Where do you suggest we stand? Subject positions inherent in sexual assault prevention messages
Lee, Tamara & Krogh, Chris (2005) Where do you suggest we stand? Subject positions inherent in sexual assault prevention messages. In Social Change in the 21st Century, 28 October 2005, QUT Carseldine, Brisbane.
Organised and resourced sexual assault prevention efforts are no longer "too
abstract and futuristic to serve as a practical basis for public policy" (McCall, 1993,
p292).. While for some years there have been isolated activities for preventing
sexual assault or sexual violence, in 2004 the National Framework for Sexual
Assault Prevention was published by the Australian Office of the Status of Women.
In the same year, the Violence Abuse and Neglect Prevention team of NSCCH,
developed a local Sexual Assault Prevention Strategic Plan.
One model of sexual assault prevention uses public health strategies and social
marketing campaigns to reinforce the illegality of abusive behaviours. Carmody
warns, though, that "[w]hile current prevention strategies continue to focus solely
on attempting to control or regulate unethical desire, acts and pleasure, they will
fail to achieve non-violent communities" (Carmody, 2003, p213). The model of
sexual assault prevention proposed by the Sexual Assault Prevention Strategic
Plan includes the promotion of sexual health and ethical behaviours in
This paper examines possible subject positions offered in differing violence
prevention models. It considers the nature of relationship with oneself and with
others that they suggest, and possible consequences of taking these up. The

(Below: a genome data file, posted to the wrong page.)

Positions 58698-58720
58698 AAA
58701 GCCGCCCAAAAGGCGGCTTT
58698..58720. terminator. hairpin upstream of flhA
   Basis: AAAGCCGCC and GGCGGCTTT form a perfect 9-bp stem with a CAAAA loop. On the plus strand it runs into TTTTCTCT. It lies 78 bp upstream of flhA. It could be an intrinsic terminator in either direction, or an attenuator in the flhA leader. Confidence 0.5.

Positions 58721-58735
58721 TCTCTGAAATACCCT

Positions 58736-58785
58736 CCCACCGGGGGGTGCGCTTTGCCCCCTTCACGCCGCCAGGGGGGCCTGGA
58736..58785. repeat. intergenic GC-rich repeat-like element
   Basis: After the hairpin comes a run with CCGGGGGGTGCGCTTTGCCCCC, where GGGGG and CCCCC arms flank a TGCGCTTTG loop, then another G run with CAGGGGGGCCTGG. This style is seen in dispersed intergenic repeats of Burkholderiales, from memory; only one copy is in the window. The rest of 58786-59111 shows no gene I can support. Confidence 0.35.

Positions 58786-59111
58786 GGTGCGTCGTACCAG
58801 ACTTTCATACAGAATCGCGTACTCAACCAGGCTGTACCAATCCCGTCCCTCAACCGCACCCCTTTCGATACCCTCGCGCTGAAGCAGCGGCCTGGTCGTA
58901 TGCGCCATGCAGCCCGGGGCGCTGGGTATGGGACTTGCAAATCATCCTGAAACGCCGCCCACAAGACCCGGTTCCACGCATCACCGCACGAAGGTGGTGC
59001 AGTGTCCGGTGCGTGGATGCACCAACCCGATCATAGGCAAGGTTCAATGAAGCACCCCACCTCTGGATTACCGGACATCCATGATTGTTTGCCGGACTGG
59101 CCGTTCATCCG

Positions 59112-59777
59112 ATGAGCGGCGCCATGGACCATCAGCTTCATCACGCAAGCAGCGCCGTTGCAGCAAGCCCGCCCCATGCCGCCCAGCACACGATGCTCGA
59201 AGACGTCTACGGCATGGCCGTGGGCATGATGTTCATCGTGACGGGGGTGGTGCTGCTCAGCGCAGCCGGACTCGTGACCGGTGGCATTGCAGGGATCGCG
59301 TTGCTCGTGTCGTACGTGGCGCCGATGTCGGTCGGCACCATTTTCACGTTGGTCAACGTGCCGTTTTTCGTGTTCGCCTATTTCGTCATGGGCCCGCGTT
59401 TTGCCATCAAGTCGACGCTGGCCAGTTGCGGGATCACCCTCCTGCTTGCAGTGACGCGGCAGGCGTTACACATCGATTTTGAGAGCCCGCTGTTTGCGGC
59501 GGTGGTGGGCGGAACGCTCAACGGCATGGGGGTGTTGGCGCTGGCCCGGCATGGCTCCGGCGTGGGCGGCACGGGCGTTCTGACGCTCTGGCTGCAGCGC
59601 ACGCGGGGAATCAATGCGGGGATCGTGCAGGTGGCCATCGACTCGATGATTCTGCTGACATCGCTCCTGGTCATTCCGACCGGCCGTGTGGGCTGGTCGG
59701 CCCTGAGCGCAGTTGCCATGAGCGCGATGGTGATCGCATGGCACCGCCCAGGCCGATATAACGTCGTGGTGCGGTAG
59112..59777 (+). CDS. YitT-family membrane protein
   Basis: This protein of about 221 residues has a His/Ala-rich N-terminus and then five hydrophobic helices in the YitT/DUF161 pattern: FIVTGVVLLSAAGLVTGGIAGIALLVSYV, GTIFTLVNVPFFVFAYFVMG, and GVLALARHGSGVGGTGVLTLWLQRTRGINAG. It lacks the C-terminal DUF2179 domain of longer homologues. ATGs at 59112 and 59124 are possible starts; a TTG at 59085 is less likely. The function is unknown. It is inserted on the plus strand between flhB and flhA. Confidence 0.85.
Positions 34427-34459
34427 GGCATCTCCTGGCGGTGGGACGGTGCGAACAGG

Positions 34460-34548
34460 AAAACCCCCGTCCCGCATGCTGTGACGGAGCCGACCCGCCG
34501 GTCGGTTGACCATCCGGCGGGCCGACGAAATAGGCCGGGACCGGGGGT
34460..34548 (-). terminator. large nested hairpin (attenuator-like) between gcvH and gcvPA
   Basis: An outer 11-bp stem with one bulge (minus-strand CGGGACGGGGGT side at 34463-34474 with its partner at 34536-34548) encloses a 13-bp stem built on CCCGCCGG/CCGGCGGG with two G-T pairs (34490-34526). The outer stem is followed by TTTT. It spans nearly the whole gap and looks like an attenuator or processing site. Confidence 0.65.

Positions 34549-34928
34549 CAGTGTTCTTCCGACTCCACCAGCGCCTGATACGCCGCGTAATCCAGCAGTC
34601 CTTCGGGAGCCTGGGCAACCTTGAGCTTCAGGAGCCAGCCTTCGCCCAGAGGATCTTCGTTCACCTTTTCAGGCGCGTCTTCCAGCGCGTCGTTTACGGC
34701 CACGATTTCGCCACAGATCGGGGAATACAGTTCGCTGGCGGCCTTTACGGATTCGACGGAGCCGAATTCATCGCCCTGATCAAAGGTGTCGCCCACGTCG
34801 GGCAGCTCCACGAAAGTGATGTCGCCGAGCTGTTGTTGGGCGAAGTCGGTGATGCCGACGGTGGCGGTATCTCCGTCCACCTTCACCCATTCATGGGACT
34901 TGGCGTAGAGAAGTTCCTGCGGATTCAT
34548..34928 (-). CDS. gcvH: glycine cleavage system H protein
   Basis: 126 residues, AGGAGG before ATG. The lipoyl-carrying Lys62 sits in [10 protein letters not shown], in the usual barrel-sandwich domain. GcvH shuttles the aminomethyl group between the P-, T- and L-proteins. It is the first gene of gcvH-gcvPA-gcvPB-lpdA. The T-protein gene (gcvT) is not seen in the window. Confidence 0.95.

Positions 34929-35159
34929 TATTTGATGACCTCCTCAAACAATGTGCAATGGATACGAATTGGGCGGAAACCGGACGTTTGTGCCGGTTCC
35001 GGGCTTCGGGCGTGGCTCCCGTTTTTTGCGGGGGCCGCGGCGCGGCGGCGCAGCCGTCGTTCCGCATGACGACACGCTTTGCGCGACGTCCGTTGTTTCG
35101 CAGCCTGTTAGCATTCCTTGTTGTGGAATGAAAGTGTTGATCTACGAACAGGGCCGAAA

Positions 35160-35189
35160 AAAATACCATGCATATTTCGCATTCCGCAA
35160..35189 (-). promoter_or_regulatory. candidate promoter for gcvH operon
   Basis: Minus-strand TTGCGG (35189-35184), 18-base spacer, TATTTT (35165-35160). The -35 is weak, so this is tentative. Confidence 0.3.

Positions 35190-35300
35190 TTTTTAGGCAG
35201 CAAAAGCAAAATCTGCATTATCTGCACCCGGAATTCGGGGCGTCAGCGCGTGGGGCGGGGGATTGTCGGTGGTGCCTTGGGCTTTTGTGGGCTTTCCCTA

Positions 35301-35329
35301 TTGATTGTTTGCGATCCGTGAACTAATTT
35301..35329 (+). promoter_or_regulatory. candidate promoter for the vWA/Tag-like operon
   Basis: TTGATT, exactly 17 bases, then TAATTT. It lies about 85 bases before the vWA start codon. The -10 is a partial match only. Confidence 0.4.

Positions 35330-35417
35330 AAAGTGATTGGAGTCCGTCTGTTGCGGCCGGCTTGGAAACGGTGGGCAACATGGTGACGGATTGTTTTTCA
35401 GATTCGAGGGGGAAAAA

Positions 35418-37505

paper is one component of a small study designed to examine young men’s
experience of two different sexual assault prevention messages through public
poster campaigns. The study will contrast the effectiveness of these campaigns for
engaging young men in being responsible for their behaviours in relationships.
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|Item Type:||Conference Paper|
|Keywords:||sexual assault prevention, ethical relationships, subject positions|
|Subjects:||Australian and New Zealand Standard Research Classification > STUDIES IN HUMAN SOCIETY (160000) > SOCIOLOGY (160800) > Applied Sociology Program Evaluation and Social Impact Assessment (160801)|
|Divisions:||Current > Research Centres > Centre for Social Change Research|
Past > QUT Faculties & Divisions > QUT Carseldine - Humanities & Human Services
|Copyright Owner:||Copyright 2005 Tamara Lee and Chris Krogh|
|Deposited On:||10 Feb 2006|
|Last Modified:||09 Jun 2010 22:30|
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